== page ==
March 19 (Bloomberg) -- Power was mostly restored at Japan’s Fukushima Dai-Ichi nuclear station after an outage caused a stoppage of water pumps used to cool spent uranium fuel at the tsunami-damaged plant.
No spikes in radiation levels were recorded near the plant during the failure that started shortly before 7 p.m. yesterday, the government said. The outage did not affect cooling systems for the plant’s reactors, the Nuclear Regulation Authority said in an e-mailed statement.
There was “absolutely no change” reported in radiation, Yoshihide Suga, Japan’s chief cabinet secretary, said at a media briefing today. Without power to pump cooling water through the pools, the rods could have heated up over days and released radiation.
Three reactors melted down at the Dai-Ichi plant after the earthquake and tsunami on March 11 two years ago, making it the world’s worst nuclear accident after Chernobyl. About 160,000 people were forced to evacuate and a 20-kilometer no-go zone was set up because of radiation fallout.
Pumps at four cooling pools lost power, with electricity for the one in reactor building No. 1 reconnected to the main power supply this afternoon, Masayuki Ono, a general manager at plant operator Tokyo Electric Power Co., said at a press conference this evening. Pumps in the No. 4 building were now connected to a diesel generator and will be linked to the main system at 8 p.m., Ono said. The No. 4 pool holds more than 1,500 spent fuel rods, according to the company.
“We are attacking this with all necessary speed,” Ono said. The loss of electricity may have been caused by a power distribution box and is being investigated, he said at an earlier briefing.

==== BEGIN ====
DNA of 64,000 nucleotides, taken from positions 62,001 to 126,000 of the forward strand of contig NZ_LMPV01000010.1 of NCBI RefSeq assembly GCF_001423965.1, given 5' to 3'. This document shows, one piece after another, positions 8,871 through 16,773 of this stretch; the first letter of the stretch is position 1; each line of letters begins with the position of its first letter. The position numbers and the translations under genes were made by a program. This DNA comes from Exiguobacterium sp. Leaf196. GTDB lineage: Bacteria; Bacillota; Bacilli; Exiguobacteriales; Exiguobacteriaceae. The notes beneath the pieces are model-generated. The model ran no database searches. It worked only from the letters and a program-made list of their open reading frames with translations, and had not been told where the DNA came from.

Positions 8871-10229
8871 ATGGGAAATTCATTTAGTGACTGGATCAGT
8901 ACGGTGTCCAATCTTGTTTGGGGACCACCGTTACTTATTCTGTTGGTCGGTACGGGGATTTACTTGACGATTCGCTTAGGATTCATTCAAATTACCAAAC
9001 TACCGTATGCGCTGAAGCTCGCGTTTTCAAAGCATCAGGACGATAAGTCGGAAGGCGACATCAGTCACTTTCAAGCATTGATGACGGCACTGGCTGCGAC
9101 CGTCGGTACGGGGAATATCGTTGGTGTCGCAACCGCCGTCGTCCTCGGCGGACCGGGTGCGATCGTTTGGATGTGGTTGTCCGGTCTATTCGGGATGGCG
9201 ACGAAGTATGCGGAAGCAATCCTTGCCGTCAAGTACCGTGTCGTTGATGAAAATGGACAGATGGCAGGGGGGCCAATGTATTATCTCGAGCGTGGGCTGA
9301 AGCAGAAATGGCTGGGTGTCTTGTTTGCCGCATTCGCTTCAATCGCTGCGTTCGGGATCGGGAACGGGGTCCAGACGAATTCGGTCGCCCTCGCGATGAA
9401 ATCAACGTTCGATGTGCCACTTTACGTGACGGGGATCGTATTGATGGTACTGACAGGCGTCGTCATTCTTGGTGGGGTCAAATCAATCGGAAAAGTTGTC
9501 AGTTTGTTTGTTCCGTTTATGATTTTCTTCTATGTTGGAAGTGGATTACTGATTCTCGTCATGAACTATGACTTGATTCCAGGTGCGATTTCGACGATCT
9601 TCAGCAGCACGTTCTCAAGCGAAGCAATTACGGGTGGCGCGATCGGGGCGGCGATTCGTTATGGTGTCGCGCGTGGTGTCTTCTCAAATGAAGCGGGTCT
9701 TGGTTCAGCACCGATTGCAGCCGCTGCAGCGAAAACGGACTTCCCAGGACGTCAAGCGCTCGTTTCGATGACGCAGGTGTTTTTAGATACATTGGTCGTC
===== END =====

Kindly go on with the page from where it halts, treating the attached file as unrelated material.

The pool in the No. 3 building is also due to resume cooling operations by 8 p.m. A separate shared cooling pool is scheduled to resume by 8 a.m. tomorrow, Ono said. Power was restored earlier today at a purification system in the plant for removing radiated particles from water, he said.
Spent fuel pools are typically 40 feet deep and built in reactor buildings. They’re made of reinforced concrete several feet thick and steel sheeting to contain radiation and hold water to cool rods after they have been used in a reactor, according to the U.S. Nuclear Regulatory Commission.
Tokyo Electric and Japan’s government announced in December 2011 that the Fukushima reactors reached a state known as cold shutdown nine months after the March 11 earthquake and ensuing tsunami caused the biggest release of radiation since the Chernobyl accident in 1986.
Japan’s previous government approved phasing out nuclear power by the end of the 2030s, a policy favored by the largest percentage of citizens in a government poll in August.
Japanese Prime Minister Shinzo Abe, whose Liberal Democratic Party won a landslide majority in December, has said that policy needs to be reconsidered to provide the energy needed to help revive the world’s third-biggest economy.
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--With assistance from Chisaki Watanabe in Tokyo. Editor: Peter Langan